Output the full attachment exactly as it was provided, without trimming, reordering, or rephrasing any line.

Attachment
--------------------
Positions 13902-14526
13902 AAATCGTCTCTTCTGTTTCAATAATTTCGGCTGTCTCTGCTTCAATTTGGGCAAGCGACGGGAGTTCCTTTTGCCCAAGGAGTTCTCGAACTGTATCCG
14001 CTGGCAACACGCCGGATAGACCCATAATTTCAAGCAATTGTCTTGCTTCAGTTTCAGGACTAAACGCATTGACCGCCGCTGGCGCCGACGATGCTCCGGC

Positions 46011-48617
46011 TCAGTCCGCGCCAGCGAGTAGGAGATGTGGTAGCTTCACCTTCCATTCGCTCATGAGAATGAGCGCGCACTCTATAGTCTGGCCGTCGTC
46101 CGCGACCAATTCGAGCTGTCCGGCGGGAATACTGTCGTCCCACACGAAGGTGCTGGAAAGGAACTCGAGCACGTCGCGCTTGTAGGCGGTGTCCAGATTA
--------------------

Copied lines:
Positions 13902-14526
13902 AAATCGTCTCTTCTGTTTCAATAATTTCGGCTGTCTCTGCTTCAATTTGGGCAAGCGACGGGAGTTCCTTTTGCCCAAGGAGTTCTCGAACTGTATCCG
14001 CTGGCAACACGCCGGATAGACCCATAATTTCAAGCAATTGTCTTGCTTCAGTTTCAGGACTAAACGCATTGACCGCCGCTGGCGCCGACGATGCTCCGGC

Positions 46011-48617
46011 TCAGTCCGCGCCAGCGAGTAGGAGATGTGGTAGCTTCACCTTCCATTCGCTCATGAGAATGAGCGCGCACTCTATAGTCTGGCCGTCGTC
46101 CGCGACCAATTCGAGCTGTCCGGCGGGAATACTGTCGTCCCACACGAAGGTGCTGGAAAGGAACTCGAGCACGTCGCGCTTGTAGGCGGTGTCCAGATTA